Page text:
Every amateur must have had a temptation, at some point, to experiment with the potential of his/her equipment.
The 19 set was no exception. With age of the operator considered sometimes such experimentation was illegal under the Regulations.
At least one of my school chums in North Bay had an unlicensed 19 set which was illegal to possess under the old Radio Act. He wasn't the first to have his set placed in the wooden box and have the Radio Inspector place a padlock on it until he got his licence.
Other types of "harmless" illegal activity occurred, since the 19 set could operate outside the ham bands.
Military air bases across Canada were linked by a CW network. The most well known was CHT in Ottawa, CGQ Halifax and CGR Edmonton, operating on 4400 KHz.
They relayed traffic on a daily if not hourly basis across the country. I can't remember what the traffic was about but I do recall how crystal clear these tremendous signals were.
They originated from Ottawa with a 5KW signal and, as is common when operators have passed their traffic and acknowledged receipt, they would end transmissions with a few extra dits- most often referred to as "dit diddely dit, dit - dit dit", to which the receiving station would reply, "dit dit".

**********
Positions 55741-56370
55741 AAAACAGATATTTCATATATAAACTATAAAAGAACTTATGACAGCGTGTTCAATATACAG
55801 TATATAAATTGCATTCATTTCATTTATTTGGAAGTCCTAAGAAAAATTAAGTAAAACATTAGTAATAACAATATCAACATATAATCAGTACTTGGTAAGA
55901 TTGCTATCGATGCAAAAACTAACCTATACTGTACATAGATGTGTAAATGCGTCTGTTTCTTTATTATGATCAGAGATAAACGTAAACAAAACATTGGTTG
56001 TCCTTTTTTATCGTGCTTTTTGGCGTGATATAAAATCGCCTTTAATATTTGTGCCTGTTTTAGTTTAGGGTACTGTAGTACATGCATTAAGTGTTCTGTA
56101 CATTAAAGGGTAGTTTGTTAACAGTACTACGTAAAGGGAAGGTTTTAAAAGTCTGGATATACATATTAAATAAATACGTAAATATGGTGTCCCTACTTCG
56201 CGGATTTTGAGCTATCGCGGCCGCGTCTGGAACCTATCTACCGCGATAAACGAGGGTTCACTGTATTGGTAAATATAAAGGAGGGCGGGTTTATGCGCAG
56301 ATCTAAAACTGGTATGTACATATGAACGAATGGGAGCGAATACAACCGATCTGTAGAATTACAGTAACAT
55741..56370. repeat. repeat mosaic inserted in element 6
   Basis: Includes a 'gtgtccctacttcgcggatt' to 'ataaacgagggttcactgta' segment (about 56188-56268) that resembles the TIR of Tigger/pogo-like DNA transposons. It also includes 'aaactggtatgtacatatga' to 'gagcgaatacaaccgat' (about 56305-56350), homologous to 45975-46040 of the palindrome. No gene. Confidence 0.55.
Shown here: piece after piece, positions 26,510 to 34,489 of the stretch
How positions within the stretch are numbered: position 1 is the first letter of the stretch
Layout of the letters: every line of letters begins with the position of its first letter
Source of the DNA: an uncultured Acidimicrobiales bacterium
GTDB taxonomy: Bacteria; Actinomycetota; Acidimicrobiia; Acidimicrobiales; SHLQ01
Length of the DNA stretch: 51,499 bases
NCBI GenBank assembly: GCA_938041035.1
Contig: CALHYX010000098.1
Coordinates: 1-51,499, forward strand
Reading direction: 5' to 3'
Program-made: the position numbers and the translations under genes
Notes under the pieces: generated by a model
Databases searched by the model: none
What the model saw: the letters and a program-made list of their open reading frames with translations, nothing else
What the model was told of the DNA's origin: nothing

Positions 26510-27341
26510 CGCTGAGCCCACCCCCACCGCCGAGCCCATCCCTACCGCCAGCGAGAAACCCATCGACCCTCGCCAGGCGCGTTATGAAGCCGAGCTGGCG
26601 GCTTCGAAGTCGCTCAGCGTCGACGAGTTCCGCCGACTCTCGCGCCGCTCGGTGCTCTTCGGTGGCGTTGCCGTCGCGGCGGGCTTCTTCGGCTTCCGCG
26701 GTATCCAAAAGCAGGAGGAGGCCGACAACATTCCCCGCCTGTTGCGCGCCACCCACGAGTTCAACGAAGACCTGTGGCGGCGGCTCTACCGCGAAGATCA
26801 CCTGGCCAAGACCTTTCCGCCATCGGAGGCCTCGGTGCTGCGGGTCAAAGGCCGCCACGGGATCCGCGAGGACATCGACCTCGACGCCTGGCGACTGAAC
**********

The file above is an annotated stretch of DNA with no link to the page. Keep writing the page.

It would sometimes go back and forth a few times. (This sequence was the equivalent of the phrase, "Shave and a haircut- two bits "
On more than one occasion, I simply extended the termination by adding my own, "dit dit or dit diddely dit dit" and awaited the thundering response from these military giants.
It was great fun and caused no interference or corrupt communications in any way and I am sure the receiving operators were oblivious to the origin of the somewhat chirpy signals.
There was another North Bay operator, Phil Hutson, VE3DBH, now a Silent Key, who ordered the companion 813 amplifier for the 19 set and used it.
The only comment from those active amateurs in the North Bay area was that mixing products of the 19 set could be heard all over North Bay and there appeared to be a fair number of what could be termed spurious signals.
The fact that the final 813 was driven by an 807 probably had something to do with it, as well as the fact that there was little selectivity in the coupling circuit between the two.
I can still remember the chug of the dynamotor when I hit the key or the pressel switch and once those chamois covered headphones were placed on the head, I was in a different world. (ED. Note: As were we all, Ralph, as were we all...and, as some of us STILL are!)